10 Reasons Why Microsoft Released Windows Marketplace Too Early

By Don Reisinger  |  Posted 2009-10-07 Print this article Print

News Analysis: Microsoft's decision to release Windows Marketplace for Mobile might have been a mistake by the software giant. With so little to show for it, the app store looks like a lame competitor to Apple's App Store.

Now that Windows Mobile 6.5 is available, Microsoft has also released its Windows Marketplace for Mobile. The application store currently features about 250 applications. It's only available to Windows Mobile 6.5 owners, but Microsoft claims that Windows Mobile 6 legacy users will also be able to access applications in the store over the next few weeks.

But it all seems so premature. Granted, Microsoft felt that it needed to catch up to the rest of the market and get its app store out there, but did it have to do it this way? That's doubtful. And since Windows Mobile 7 is still on its way and Microsoft CEO Steve Ballmer has already said that it will be the real contender Microsoft plans to bring to the market, maybe the company should have waited to launch its app store.

Here's why:

1. The apps aren't cool

Although Apple has done a fine job of attracting developers to its App Store, it has also done a fine job of getting really neat apps to customers. They have solid graphics. They perform a much-needed task for mobile users. I just don't see how Windows Mobile apps do the same.

2. The apps look outdated

Apple has done a lot of damage in the mobile-phone space. Rather than provide users with an experience that can be easily matched, the apps that currently run on the iPhone and iPod Touch make some apps on other platforms look obsolete. Nowhere is that more evident than in the Windows Marketplace for Mobile. Unfortunately, apps in that store just don't compare well to iPhone apps. They look outdated and strangely similar to old Windows Mobile apps.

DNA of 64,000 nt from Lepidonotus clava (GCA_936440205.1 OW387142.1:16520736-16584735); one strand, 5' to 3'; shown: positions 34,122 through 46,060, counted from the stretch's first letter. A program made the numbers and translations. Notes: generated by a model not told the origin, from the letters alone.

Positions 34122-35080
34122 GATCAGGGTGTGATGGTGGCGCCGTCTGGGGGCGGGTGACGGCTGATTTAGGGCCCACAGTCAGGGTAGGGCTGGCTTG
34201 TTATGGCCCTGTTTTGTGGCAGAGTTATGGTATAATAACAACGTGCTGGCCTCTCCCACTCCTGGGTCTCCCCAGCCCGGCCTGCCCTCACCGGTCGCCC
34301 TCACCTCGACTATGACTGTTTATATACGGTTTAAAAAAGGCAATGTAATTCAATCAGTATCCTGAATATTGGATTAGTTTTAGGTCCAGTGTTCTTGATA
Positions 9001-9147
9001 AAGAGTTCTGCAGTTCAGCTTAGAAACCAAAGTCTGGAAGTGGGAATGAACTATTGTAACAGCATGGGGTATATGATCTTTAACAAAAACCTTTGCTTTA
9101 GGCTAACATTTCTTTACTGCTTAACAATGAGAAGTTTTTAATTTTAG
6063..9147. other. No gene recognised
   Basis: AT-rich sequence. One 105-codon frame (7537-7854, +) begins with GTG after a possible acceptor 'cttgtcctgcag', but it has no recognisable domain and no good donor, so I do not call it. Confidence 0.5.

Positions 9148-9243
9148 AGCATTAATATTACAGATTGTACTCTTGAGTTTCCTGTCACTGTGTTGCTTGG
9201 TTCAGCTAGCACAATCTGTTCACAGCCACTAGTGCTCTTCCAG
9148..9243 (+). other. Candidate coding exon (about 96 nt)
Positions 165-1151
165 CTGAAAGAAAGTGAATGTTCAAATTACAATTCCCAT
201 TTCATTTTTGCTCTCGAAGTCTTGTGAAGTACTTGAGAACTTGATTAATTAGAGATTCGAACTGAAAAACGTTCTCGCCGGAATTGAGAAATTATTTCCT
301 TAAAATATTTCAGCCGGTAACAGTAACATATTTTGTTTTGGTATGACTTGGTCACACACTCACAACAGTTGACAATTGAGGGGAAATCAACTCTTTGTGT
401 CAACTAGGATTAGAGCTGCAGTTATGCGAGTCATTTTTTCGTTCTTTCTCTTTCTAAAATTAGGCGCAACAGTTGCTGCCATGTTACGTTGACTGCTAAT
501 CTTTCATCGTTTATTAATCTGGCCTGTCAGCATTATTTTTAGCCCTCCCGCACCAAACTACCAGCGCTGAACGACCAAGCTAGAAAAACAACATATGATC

3. Windows Mobile 6.5 is a bridge

Although Microsoft won't like to admit it, Windows Mobile 6.5 isn't meant to be an iPhone competitor. Quite the contrary, the software is designed specifically to bridge the gap between Windows Mobile 6 and Windows Mobile 7, the iPhone's real eventual competitor. That's not to say that Windows Mobile 6.5 can't compete against the iPhone, but since Windows Mobile 7 is the software that will have the best chance of challenging it, Microsoft should have waited to release its app store. 

Don Reisinger is a freelance technology columnist. He started writing about technology for Ziff-Davis' Gearlog.com. Since then, he has written extremely popular columns for CNET.com, Computerworld, InformationWeek, and others. He has appeared numerous times on national television to share his expertise with viewers. You can follow his every move at http://twitter.com/donreisinger.

Submit a Comment

Loading Comments...
Manage your Newsletters: Login   Register My Newsletters

Rocket Fuel